Surprisingly, a pair of brothers runs The Cousins; the name, however, represents the restaurant’s future ownership: their sons. Until the orange and green eatery changes hands, the brothers will continue to serve up Mexican-style breakfast, lunch, and dinner inspired by their south-of-the-border roots. WGN’s “Chicago’s Best” segment named it “Chicago’s Best Breakfast” after host Ted Brunson declared the house-specialty cousins skillet “really, really good. It’s not greasy at all. The potatoes are done perfectly, the chicken breast is tender, and, actually … I love the spinach.”
When Centerstage writer Karl Klockars stepped into Diner Grill for some fries, the line cook told him he’d have to wait. He wanted to change the oil in the fryer, but offered Klockars some hash browns to hold him over in the meantime. Those hash browns ended up earning their own praise as “crisp, hot, well-made, and full of potato-y goodness.” So goes a typical experience at Diner Grill, whose cooks maintain a keen attention to detail despite the fact that their 24-hour diner rarely, if ever, closes. You don’t have to look far for evidence of their prowess—as counter stools are the only seating option, all guests can look on as their burgers and breakfasts are freshly prepared. The signature dish is the Slinger, a colossal heap of hash browns, grilled onions, cheeseburger patties, eggs, and chili. This ungodly, yet delicious dish even comes with a certificate for anyone who can finish it in one sitting. Most menu items, including the Slinger, are $10 or less. Diners can use the extra change from their tab to queue up songs on the digital jukebox or add a metallic crunch to their fried eggs.
Maher Chebaro styles himself a kind of cultural envoy for falafel. After running the show at several high-end restaurants in Chicago and Beirut, the gustatory evangelist opened up shop at Falafill, a decidedly accessible eatery, to broaden the fried chickpea ball's fan base. There, diners stuff artisan pitas with classic, curry, and seasonal falafel, alongside a staggering array of vegetarian sundries from the mezza bar. The buffet packs in an array of Levantine staples, such as hummus, pickled turnips, and eggplant, as well as a handful of delightful oddities. These odd offerings include wild cucumbers and taratour—the house-made tahini infused with sweet paprika and chopped parsley that the eatery calls 'the mother sauce of our kitchen." The whole process was so fun that, tucked into its positive review, Time Out Chicago couldn't resist offering up its own blueprint for building a "kind of perfect" sandwich.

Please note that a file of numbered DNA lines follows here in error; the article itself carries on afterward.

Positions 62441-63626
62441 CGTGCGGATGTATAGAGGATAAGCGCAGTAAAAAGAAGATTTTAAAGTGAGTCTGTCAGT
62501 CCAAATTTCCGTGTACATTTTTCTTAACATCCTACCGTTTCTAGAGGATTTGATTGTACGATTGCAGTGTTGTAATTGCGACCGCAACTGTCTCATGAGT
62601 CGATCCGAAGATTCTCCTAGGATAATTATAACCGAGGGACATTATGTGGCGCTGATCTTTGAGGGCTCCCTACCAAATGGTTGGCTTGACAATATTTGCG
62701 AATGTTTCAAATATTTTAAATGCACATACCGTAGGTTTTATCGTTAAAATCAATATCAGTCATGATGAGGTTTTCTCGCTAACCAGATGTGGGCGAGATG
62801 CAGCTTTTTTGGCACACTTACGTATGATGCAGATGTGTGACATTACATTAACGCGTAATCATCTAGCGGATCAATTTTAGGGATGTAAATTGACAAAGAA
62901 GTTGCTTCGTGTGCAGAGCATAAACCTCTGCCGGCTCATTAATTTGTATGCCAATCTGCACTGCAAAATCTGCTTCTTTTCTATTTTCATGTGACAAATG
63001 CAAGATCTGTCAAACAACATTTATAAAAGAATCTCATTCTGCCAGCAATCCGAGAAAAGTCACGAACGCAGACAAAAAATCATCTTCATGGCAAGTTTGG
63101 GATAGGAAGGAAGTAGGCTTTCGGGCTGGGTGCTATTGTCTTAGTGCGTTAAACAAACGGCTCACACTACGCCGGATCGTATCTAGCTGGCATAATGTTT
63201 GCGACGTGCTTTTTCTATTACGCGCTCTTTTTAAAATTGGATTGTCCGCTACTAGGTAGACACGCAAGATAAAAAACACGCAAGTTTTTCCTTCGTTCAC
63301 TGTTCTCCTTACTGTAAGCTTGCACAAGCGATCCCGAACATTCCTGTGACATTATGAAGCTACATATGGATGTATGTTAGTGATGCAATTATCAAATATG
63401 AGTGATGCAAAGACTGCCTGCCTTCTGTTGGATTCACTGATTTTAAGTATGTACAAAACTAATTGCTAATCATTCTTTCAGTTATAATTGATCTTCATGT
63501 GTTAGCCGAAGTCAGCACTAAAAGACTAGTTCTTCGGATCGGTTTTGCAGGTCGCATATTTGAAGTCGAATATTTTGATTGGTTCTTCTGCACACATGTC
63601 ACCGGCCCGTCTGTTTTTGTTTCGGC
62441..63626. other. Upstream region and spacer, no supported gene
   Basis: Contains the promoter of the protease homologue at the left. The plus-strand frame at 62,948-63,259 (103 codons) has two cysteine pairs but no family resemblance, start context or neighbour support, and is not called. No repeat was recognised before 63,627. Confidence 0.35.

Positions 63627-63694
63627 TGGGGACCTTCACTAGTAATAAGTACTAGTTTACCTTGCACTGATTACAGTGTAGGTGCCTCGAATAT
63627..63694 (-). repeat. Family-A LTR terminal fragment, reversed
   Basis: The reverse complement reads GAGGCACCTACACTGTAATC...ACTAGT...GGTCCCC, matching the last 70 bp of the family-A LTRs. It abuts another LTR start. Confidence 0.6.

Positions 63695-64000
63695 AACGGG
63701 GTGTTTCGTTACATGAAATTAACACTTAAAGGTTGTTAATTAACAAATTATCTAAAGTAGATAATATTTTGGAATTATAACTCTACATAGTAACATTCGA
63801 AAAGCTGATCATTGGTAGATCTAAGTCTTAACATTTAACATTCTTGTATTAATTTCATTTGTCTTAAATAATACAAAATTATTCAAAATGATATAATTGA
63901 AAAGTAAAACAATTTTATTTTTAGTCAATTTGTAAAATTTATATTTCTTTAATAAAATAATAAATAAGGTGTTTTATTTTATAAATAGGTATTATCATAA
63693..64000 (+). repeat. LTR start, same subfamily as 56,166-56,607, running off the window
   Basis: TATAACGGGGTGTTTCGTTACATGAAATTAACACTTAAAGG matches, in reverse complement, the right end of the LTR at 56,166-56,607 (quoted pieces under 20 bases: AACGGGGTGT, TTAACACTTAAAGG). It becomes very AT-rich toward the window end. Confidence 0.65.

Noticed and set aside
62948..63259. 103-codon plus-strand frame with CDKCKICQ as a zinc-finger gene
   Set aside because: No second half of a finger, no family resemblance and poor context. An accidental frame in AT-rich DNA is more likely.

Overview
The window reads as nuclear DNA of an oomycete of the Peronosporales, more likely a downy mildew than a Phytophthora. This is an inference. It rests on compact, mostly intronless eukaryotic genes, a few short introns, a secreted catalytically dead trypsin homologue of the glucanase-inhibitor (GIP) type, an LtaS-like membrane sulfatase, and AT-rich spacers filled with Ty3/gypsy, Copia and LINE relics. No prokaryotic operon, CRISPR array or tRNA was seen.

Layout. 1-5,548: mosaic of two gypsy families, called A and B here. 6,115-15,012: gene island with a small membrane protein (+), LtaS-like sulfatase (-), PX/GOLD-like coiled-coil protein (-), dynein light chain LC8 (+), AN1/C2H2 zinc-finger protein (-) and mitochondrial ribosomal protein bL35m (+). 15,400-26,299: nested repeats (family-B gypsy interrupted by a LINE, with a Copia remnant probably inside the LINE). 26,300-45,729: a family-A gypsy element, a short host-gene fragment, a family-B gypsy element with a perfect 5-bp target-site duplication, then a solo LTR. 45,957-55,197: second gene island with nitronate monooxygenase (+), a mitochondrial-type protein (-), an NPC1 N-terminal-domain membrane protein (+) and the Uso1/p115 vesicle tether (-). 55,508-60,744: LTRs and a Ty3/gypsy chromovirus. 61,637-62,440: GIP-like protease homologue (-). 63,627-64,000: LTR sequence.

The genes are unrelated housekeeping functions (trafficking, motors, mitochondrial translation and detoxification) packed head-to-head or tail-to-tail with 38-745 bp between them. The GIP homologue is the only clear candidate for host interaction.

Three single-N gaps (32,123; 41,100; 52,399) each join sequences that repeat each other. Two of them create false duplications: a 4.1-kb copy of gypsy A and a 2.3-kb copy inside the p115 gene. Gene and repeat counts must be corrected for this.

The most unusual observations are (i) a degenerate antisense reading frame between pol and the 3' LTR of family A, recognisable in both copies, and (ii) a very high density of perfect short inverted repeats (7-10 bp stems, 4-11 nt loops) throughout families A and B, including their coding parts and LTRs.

In the December 2010 issue of Chicago magazine, Stella's Diner earned praise as Lakeview's "neighborhood joint"—a place where the owners know their regulars and diner fare prevails. Jimmy and Stella Mavraganes founded the all-American eatery in 1962, handing over the reigns and a wad of receipts to son and daughter Gus and Maria, who now oversee the restaurant's operation. Over the course of nearly five decades, the menu has remained almost perfectly intact—save for the addition of a number of gourmet salads. Servers deliver bowls of steaming chili and chicken noodle soup alongside juicy burgers and creamy shakes as thick as an ice-cream cardigan. Scrambled eggs and golden hash browns adorn breakfast plates, complemented by heaping doses of coffee and fruit juice.
A pair of Rogers Park natives opened the Grill Inn in 2008 to serve their neighbors tender ribs, juicy chicken, and 12 specialty burgers made with fresh-ground chuck. A striking portrait of celebrated Illinois native and inventor of fire Abraham Lincoln oversees a dining room of granite-topped tables loaded with gyros, barbecue-slathered chicken, and the signature Murphy's melt, a loaded burger stacked between two grilled-cheese sandwiches. Sunlight streams onto guests seated on the patio during warm months as they wash down hearty meals with a generous lineup of 25 import and domestic beers.
The motto of The CornerStone Café—"Where nice people come to eat good food"—sums up the friendly diner experience of this breakfast and lunch spot. Servers ply patrons with menu favorites such as the smoked gouda omelet with bacon and avocado or eggs benedict topped with roasted red peppers and feta cheese. A handful of outdoor tables allow for pancakes al fresco, but most people prefer to gather around the large central counter or in a booth ergonomically optimized for eating french toast.